Containment of Conjunctive Queries on Annotated Relations by Todd J. Green. (2009)

We study containment and equivalence of (unions of) conjunctive queries on relations annotated with elements of a commutative semiring. Such relations and the semantics of positive relational queries on them were introduced in a recent paper as a generalization of set semantics, bag semantics, incomplete databases, and databases annotated with various kinds of provenance information. We obtain positive decidability results and complexity characterizations for databases with lineage, why-provenance, and provenance polynomial annotations, for both conjunctive queries and unions of conjunctive queries. At least one of these results is surprising given that provenance polynomial annotations seem “more expressive” than bag semantics and under the latter, containment of unions of conjunctive queries is known to be undecidable. The decision procedures rely on interesting variations on the notion of containment mappings. We also show that for any positive semiring (a very large class) and conjunctive queries without self-joins, equivalence is the same as isomorphism.

Collaborative Data Sharing with Mappings and Provenance by Todd J. Green, dissertation. (2009)

A key challenge in science today involves integrating data from databases managed by different collaborating scientists. In this dissertation, we develop the foundations and applications of collaborative data sharing systems (CDSSs), which address this challenge. A CDSS allows collaborators to define loose confederations of heterogeneous databases, relating them through schema mappings that establish how data should flow from one site to the next. In addition to simply propagating data along the mappings, it is critical to record data provenance (annotations describing where and how data originated) and to support policies allowing scientists to specify whose data they trust, and when. Since a large data sharing confederation is certain to evolve over time, the CDSS must also efficiently handle incremental changes to data, schemas, and mappings.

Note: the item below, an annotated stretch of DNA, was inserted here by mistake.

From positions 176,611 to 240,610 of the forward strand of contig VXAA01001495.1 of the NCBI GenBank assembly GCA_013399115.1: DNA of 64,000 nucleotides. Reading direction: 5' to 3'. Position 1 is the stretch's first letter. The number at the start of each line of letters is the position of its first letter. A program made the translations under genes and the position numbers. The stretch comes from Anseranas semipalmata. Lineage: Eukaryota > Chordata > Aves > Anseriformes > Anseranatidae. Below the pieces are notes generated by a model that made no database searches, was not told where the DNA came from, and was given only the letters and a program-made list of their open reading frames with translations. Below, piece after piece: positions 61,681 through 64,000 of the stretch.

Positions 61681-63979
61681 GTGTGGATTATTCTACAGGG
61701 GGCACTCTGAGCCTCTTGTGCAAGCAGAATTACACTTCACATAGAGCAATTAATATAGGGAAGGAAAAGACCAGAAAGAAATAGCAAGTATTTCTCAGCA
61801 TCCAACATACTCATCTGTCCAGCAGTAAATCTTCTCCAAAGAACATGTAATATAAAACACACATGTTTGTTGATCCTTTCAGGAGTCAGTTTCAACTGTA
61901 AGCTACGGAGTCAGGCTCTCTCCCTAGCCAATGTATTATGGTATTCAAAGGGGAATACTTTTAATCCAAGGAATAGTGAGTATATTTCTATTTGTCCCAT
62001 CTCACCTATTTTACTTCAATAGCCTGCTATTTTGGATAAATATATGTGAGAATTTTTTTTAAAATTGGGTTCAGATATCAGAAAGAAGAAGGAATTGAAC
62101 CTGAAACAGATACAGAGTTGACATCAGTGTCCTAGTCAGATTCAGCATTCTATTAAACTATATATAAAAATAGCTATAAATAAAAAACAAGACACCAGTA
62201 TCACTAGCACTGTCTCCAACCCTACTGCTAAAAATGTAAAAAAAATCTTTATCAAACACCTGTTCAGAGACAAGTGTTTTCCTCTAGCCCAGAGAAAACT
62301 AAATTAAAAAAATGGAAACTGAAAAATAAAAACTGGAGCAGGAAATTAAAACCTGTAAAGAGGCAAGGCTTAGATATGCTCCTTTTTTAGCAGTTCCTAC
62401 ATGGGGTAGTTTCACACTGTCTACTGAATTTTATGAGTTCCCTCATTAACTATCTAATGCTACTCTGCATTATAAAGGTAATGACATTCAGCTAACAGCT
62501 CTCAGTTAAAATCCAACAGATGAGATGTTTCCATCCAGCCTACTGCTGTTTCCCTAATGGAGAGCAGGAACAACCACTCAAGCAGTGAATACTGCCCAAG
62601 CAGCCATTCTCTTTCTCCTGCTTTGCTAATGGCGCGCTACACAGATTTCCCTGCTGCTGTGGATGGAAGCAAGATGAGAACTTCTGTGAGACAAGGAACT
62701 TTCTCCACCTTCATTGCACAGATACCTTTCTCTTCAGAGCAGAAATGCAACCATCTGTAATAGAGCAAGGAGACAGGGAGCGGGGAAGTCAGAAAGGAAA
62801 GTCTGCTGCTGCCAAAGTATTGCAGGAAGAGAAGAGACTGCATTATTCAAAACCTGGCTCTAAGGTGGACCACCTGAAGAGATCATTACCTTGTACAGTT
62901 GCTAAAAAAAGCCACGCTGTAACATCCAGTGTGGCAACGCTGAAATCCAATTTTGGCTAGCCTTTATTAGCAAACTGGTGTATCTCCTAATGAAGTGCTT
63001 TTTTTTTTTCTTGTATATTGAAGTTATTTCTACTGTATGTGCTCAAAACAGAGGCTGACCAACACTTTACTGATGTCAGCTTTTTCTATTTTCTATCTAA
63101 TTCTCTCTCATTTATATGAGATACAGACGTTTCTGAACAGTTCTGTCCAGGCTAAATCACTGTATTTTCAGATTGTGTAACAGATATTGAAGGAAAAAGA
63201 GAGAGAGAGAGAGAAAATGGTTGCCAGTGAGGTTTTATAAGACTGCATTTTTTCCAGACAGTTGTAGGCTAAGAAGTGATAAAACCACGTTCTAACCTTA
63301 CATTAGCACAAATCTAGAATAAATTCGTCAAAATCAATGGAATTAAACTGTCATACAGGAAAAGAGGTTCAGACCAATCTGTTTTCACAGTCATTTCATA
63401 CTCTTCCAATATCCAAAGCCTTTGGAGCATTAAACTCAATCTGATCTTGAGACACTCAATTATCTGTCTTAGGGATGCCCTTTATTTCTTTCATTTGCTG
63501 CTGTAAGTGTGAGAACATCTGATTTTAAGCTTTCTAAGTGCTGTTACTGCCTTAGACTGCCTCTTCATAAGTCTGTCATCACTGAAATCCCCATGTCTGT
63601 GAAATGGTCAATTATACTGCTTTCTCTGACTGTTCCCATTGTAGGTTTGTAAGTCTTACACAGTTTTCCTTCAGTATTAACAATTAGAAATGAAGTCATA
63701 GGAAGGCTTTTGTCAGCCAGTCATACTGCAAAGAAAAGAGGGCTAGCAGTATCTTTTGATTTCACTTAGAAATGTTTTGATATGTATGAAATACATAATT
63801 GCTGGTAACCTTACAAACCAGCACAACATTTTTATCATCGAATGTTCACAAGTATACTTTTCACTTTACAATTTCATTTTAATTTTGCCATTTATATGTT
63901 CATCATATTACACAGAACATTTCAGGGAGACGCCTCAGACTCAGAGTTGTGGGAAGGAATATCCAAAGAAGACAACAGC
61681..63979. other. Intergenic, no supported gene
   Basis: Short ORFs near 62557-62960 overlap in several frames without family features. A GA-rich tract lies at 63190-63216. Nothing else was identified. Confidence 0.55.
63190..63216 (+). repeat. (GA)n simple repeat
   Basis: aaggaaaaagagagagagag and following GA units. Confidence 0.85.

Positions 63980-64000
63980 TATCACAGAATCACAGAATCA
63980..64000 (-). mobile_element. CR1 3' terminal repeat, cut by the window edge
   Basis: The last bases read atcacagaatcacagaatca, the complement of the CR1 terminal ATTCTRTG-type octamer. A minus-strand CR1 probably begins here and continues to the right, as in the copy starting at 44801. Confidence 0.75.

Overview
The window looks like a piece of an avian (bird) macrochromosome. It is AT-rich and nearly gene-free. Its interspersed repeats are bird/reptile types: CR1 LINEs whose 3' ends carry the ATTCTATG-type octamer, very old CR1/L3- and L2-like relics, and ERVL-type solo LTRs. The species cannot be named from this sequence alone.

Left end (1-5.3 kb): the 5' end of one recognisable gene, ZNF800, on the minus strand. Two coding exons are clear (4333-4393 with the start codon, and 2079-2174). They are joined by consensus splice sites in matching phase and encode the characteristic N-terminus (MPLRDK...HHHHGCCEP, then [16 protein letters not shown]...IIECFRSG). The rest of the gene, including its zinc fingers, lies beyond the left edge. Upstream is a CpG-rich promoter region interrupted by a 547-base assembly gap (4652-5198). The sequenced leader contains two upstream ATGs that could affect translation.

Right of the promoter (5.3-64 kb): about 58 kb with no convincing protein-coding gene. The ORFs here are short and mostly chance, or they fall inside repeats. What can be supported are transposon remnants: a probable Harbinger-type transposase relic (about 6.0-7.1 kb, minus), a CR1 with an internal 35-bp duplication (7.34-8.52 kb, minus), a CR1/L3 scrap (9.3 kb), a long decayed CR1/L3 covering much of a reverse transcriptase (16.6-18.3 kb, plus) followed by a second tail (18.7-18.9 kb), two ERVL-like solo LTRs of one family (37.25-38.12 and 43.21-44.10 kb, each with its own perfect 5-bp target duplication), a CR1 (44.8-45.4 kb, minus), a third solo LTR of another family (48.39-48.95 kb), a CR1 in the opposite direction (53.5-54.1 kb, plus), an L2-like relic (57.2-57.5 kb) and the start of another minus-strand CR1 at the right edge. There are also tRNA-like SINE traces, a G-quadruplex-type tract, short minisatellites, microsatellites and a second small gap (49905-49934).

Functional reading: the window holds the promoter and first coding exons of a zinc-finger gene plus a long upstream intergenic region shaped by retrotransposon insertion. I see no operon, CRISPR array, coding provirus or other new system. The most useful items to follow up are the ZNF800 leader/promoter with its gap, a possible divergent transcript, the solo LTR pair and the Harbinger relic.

We focus in this dissertation on the formal foundations of CDSSs, as well as practical issues of its implementation in a prototype CDSS called Orchestra. We propose a novel model of data provenance appropriate for CDSSs, based on a framework of semiring-annotated relations. This framework elegantly generalizes a number of other important database semantics involving annotated relations, including ranked results, prior provenance models, and probabilistic databases. We describe the design and implementation of the Orchestra prototype, which supports update propagation across schema mappings while maintaining data provenance and filtering data according to trust policies. We investigate fundamental questions of query containment and equivalence in the context of provenance information. We use the results of these investigations to develop novel approaches to efficiently propagating changes to data and mappings in a CDSS. Our approaches highlight unexpected connections between the two problems and with the problem of optimizing queries using materialized views. Finally, we show that semiring annotations also make sense for XML and nested relational data, paving the way towards a future extension of CDSS to these richer data models.

Provenance in Collaborative Data Sharing by Grigoris Karvounarakis, dissertation. (2009)

This dissertation focuses on recording, maintaining and exploiting provenance information in Collaborative Data Sharing Systems (CDSS). These are systems that support data sharing across loosely-coupled, heterogeneous collections of relational databases related by declarative schema mappings. A fundamental challenge in a CDSS is to support the capability of update exchange — which publishes a participant’s updates and then translates others’ updates to the participant’s local schema and imports them — while tolerating disagreement between them and recording the provenance of exchanged data, i.e., information about the sources and mappings involved in their propagation. This provenance information can be useful during update exchange, e.g., to evaluate provenance-based trust policies. It can also be exploited after update exchange, to answer a variety of user queries, about the quality, uncertainty or authority of the data, for applications such as trust assessment, ranking for keyword search over databases, or query answering in probabilistic databases.